The following is based on an email I sent to my school’s Academic Dean as we prepare to offer all our classes remotely.

I set up an entire week’s worth of lessons tonight using what I learned from the Global Online Academy (GOA) course. It took about 3 hours. The parts of the GOA course I most leaned on were wayfinding, relationships, and assessments.

First, watch my ~5min walkthrough of the lesson. The actual page/lesson is still under construction and behind my school’s Canvas login. Happy to share with anyone who asks. Here are screenshots, as well:

Screen Shot 2020-03-13 at 10.56.13 PMScreen Shot 2020-03-13 at 10.56.41 PM

Here’s how I thought about planning for remote class delivery:

  • How much time? Face-to-face seat time at my school is about 4 hours per week, so that.
  • I figured my work would go fastest if planning backwards from an assessment. So the assessment I chose is a lab, something that already existed in my lesson inventory. Physics teachers, it’s the Waves Intro using Sean Cordry’s submitted lab called Writing an Equation for the Wave.
  • To get the students ready for the assessment, I knew I’d need to teach vocabulary and introduce them to the key content. I chose videos and readings. The videos were filmed tonight (included in my 3 hour estimate) and readings come from a great online resource.
  • I knew I needed some synchronous time, so decided on a Zoom call. A good chunk of the time in the call will be devoted to students presenting something to each other. Physics teachers, since I’m introducing wave vocab this week, I made up a fun activity about estimating the measures of a wave from a video clip of their choosing.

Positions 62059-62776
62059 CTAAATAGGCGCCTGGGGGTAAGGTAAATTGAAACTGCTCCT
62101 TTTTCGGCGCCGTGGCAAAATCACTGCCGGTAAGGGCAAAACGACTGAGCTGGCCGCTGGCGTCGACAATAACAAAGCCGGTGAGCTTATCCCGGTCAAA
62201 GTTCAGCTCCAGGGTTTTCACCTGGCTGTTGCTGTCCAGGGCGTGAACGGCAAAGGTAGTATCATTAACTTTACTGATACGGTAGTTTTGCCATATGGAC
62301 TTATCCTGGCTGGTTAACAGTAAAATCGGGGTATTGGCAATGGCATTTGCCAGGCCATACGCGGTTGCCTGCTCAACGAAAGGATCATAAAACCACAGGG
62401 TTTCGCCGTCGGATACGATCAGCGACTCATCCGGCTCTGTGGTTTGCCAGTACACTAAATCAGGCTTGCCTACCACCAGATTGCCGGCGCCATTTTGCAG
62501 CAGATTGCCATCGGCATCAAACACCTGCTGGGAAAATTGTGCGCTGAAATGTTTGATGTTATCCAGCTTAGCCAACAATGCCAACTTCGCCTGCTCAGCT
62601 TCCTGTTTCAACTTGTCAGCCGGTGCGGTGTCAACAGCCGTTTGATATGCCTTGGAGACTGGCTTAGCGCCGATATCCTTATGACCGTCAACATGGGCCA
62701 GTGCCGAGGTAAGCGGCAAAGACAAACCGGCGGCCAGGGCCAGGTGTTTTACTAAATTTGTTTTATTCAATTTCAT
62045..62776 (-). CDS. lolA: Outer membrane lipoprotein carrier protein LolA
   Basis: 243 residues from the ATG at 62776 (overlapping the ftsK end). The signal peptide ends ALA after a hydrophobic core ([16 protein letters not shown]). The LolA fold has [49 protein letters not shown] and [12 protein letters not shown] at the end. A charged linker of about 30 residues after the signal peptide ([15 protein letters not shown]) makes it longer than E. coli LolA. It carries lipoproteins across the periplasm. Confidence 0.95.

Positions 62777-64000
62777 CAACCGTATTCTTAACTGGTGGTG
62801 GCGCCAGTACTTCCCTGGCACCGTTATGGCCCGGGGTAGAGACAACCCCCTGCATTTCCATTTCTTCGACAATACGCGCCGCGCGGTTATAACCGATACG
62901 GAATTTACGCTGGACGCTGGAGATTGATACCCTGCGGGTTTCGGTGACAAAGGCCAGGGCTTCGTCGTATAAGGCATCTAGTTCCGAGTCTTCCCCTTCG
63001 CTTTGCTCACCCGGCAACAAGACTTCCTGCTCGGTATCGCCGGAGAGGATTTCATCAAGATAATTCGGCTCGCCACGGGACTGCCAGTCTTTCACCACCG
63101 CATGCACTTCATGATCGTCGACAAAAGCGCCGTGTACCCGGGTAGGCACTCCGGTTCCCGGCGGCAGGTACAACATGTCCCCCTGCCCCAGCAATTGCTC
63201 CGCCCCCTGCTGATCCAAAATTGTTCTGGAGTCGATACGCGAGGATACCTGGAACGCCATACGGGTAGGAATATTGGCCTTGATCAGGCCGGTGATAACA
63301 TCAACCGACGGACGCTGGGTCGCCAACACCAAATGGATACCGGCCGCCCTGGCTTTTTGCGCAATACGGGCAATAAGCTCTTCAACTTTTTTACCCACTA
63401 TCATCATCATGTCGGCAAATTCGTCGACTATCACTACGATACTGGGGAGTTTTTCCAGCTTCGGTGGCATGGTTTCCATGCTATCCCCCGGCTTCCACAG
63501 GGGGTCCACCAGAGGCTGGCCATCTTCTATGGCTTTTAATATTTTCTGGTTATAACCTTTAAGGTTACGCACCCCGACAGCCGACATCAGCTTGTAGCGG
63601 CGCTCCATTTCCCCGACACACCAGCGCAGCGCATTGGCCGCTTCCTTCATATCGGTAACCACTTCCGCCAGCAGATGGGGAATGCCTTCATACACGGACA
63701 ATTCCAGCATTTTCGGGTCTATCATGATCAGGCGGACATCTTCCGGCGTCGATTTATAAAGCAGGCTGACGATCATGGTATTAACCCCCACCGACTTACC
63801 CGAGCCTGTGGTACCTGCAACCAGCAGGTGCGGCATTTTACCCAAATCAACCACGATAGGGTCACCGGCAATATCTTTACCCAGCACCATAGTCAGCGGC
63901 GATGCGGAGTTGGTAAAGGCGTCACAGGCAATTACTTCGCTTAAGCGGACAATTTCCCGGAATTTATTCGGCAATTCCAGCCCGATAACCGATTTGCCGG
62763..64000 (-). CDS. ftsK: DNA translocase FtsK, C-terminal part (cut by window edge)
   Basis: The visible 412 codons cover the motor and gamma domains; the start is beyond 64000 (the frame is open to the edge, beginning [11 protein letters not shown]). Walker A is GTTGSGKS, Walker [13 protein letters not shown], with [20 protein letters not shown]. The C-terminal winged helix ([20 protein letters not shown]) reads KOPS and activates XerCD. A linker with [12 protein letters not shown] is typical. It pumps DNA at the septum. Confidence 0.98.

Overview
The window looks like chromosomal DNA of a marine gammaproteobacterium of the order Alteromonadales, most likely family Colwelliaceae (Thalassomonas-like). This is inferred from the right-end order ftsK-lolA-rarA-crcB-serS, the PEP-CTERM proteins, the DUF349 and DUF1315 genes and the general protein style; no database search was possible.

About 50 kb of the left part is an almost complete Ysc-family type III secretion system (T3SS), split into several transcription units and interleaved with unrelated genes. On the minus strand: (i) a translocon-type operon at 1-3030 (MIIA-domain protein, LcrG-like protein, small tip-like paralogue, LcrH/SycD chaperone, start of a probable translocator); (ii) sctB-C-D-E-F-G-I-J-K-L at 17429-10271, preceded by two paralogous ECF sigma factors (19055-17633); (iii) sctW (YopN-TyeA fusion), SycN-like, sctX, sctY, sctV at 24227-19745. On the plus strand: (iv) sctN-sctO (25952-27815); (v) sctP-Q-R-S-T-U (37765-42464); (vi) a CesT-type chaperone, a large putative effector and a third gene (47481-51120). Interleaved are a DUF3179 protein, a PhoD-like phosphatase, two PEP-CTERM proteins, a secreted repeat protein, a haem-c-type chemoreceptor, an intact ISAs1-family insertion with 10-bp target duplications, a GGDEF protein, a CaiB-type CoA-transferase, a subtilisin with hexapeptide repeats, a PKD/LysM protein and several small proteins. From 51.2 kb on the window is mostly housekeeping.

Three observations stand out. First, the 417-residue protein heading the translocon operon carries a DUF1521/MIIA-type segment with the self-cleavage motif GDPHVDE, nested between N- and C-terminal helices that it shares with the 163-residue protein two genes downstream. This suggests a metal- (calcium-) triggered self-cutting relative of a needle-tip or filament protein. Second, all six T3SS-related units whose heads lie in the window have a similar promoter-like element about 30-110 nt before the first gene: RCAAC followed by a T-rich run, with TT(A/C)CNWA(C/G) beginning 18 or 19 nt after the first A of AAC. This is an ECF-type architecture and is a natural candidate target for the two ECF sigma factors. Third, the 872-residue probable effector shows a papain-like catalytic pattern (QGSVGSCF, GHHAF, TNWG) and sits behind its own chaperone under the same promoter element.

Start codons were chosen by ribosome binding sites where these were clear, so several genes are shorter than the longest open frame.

The tech I needed to feel comfortable with includes:

  • Canvas Pages to present the class stream for the entire week. This is not hard to do but maybe is hard to make look nice. In an effort not to overwhelm, go ahead and tell our colleagues they can get icons from, photos from I can share the page I created to the Commons then my colleagues can use and adapt – a huge timesaver.
  • Canvas Quizzes for submitting the homework for completion (kinda a hack of the way graded quizzes are supposed to work, a Google Form would have worked just as well here)
  • Zoom web conferencing
  • Canvas Assignments for submitting the finished lab report

I want to stress that this is just one way to run remote learning. It most closely mirrors what I’d have done in the classroom AND the pedagogy is fairly traditional. I think therefore it presents a course quite familiar to my colleagues.